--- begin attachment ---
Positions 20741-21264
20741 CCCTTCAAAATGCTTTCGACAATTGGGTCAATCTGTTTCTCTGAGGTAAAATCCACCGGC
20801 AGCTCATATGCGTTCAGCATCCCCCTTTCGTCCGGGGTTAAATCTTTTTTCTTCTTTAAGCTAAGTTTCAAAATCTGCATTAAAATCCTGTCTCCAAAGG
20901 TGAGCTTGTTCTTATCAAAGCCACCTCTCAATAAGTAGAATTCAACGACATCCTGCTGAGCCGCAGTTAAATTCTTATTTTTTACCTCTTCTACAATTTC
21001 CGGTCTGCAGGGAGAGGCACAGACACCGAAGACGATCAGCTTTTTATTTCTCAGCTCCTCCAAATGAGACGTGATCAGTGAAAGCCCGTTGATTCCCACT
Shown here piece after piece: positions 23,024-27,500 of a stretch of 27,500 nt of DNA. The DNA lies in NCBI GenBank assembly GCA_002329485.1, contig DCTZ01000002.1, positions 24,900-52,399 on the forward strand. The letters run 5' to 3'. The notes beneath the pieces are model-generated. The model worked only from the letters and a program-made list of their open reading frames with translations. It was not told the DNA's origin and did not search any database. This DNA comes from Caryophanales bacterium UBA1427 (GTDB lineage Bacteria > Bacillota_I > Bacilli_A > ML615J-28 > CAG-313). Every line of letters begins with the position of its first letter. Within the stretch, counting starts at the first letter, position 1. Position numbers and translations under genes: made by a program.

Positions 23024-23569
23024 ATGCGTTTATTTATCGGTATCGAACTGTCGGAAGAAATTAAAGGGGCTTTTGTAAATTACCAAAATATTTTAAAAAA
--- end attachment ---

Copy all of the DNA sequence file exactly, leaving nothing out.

Positions 20741-21264
20741 CCCTTCAAAATGCTTTCGACAATTGGGTCAATCTGTTTCTCTGAGGTAAAATCCACCGGC
20801 AGCTCATATGCGTTCAGCATCCCCCTTTCGTCCGGGGTTAAATCTTTTTTCTTCTTTAAGCTAAGTTTCAAAATCTGCATTAAAATCCTGTCTCCAAAGG
20901 TGAGCTTGTTCTTATCAAAGCCACCTCTCAATAAGTAGAATTCAACGACATCCTGCTGAGCCGCAGTTAAATTCTTATTTTTTACCTCTTCTACAATTTC
21001 CGGTCTGCAGGGAGAGGCACAGACACCGAAGACGATCAGCTTTTTATTTCTCAGCTCCTCCAAATGAGACGTGATCAGTGAAAGCCCGTTGATTCCCACT
Shown here piece after piece: positions 23,024-27,500 of a stretch of 27,500 nt of DNA. The DNA lies in NCBI GenBank assembly GCA_002329485.1, contig DCTZ01000002.1, positions 24,900-52,399 on the forward strand. The letters run 5' to 3'. The notes beneath the pieces are model-generated. The model worked only from the letters and a program-made list of their open reading frames with translations. It was not told the DNA's origin and did not search any database. This DNA comes from Caryophanales bacterium UBA1427 (GTDB lineage Bacteria > Bacillota_I > Bacilli_A > ML615J-28 > CAG-313). Every line of letters begins with the position of its first letter. Within the stretch, counting starts at the first letter, position 1. Position numbers and translations under genes: made by a program.

Positions 23024-23569
23024 ATGCGTTTATTTATCGGTATCGAACTGTCGGAAGAAATTAAAGGGGCTTTTGTAAATTACCAAAATATTTTAAAAAA